Vice-Presidente AMVEBBEA Universidade Federal Rural do Rio de Janeiro, Instituto de Veterinária, Seropédica, Rio de Janeiro, RJ
Paraphrasing Gertrude Stein (1922) "A cat is a cat, is a cat, is a cat". This simple truth must be kept in mind when we try to understand the domestic cat. But how can a human being understand the behavior of such different species like the domestic cat?
Talking about human consciousness, Thomas Nagel (1974) stated that it was impossible for a human being to answer the question "What is it like to be a bat?". He tried to show that even with modern methods of investigation, the mind of the others, stays a mystery without answer. In spite of this impossibility and the shortness of time, I'll try to give some guidelines to help you understand, and to be able to explain to cat owners, the domestic cat behavior. Unfortunately I can't explain to the cat its owner's behavior.
The domestic cat is a carnivorous, which simultaneously is a predator and a prey. Prisoner in this duality, which we could consider distressing, the cat has tools which enable it to be a great killer at the same time that it is an escape master. Cats are adapted to switch from an affiliative behavior to an agonistic in seconds, surprising the human being. How can we define the relationship between the owner and the cat? Some will say that the cats are ours prisoners, others will say that the cats are members of the family, and both are right. Can we speak about freedom when speaking about domestic animals? Can we speak about family when we refer to our relationship with another species?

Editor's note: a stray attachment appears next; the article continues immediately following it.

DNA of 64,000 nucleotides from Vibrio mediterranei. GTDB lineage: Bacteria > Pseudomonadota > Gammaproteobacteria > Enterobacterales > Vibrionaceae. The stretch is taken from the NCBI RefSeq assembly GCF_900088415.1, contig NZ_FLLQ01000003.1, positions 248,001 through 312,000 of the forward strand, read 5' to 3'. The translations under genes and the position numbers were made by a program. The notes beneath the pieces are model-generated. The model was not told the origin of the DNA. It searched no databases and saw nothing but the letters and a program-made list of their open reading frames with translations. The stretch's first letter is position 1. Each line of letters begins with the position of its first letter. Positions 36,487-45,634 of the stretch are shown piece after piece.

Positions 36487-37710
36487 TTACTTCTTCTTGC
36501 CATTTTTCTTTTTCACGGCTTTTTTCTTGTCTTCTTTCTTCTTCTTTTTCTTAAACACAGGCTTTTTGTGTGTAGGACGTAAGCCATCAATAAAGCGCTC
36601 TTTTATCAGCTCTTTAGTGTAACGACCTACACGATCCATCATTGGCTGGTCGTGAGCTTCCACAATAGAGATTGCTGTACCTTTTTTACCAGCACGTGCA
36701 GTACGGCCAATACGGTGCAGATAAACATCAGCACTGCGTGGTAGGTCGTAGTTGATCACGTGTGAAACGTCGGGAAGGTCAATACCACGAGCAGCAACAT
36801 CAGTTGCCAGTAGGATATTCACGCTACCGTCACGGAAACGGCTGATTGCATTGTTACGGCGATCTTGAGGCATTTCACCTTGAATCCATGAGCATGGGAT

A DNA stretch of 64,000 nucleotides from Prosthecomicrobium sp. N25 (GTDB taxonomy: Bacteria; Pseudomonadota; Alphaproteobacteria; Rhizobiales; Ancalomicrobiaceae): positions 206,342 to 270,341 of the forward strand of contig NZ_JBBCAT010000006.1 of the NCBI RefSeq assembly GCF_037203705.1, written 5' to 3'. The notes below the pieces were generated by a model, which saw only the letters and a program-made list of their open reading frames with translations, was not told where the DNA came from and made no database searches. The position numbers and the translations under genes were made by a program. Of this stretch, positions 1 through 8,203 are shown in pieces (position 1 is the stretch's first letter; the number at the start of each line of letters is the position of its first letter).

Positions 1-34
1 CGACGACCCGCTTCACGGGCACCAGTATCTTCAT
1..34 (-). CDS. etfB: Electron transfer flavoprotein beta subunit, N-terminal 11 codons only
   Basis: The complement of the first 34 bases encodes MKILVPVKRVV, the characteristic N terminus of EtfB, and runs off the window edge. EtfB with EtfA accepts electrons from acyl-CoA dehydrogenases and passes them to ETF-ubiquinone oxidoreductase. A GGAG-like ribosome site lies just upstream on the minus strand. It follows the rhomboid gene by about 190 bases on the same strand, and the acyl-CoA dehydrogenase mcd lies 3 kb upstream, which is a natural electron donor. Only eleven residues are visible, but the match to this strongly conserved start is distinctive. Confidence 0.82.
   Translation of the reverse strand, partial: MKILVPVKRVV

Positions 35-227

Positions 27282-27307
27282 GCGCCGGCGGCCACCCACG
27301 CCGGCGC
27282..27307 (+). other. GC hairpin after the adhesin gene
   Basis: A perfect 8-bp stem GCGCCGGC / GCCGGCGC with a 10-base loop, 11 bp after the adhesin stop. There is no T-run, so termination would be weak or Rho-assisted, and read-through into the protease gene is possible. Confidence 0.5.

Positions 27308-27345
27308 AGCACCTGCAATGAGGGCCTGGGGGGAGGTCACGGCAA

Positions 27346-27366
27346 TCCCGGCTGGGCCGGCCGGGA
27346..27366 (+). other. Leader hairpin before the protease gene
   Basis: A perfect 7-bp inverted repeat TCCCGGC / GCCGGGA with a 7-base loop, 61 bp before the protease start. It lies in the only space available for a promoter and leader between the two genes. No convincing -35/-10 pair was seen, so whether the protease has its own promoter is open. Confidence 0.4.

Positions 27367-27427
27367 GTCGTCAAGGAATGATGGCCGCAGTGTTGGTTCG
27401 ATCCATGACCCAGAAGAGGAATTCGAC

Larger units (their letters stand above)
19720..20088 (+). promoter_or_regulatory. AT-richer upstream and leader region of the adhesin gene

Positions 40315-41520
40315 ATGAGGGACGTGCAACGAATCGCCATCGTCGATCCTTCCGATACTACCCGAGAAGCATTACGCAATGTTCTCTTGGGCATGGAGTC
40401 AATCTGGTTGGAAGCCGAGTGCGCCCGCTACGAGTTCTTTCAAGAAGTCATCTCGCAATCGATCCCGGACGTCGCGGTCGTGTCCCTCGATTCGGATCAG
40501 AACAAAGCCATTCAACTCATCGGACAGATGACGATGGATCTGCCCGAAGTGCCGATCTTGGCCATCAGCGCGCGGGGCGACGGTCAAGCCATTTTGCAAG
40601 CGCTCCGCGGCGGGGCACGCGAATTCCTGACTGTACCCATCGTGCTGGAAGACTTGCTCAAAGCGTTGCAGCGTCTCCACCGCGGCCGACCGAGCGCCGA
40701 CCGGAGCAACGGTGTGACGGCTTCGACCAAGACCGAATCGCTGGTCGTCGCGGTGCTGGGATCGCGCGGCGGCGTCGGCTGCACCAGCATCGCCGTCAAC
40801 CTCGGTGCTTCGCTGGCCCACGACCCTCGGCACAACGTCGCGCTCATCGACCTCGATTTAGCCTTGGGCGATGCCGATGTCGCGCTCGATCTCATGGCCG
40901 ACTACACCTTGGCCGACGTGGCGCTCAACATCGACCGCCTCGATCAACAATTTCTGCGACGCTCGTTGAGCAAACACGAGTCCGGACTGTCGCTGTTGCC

Anyway, when well socialized, the majority of the pet cats show a preference for not being alone, staying close with the owners or other familiar animals. The social companionship owner-cat can be in the form of gentle petting and social stroking, feeding, grooming and play. The misconception that cats are solitary animals probably derived from the comparison with the dog. Very often we heard owners complaining about the little attention their cats pay to them or that the cat only comes when it wants something from them. That's not true, causing more and more problems of separation anxiety in cats. I defend cats can tolerate more or less the isolation, but it doesn't mean they love this situation. I do not recommend having only one cat, I believe two compatible cats will be fine, no more than that. We have seen serious problems with the cat "lovers" that have thirty or forty cats living together. I must emphasize that a colony of cats is a closed well established group of related or very familiar animals that stay close together because they wanted and derived benefits from this situation. Unfortunately, there is a tendency of cat owners to get more and more cats, after all they are so easy to care for and "I love them so much". The problem here is one of animal welfare, and cats living in unstable changing groups, without any possibility of control over the physical and social environment, have high levels of distress and behavior problems. Cats, like humans, have preferred associates in the group, with whom they engage in greater quantities of affiliative behavior. The preference is facilitated by being relate and familiar. Even intact males can form this kind of bound.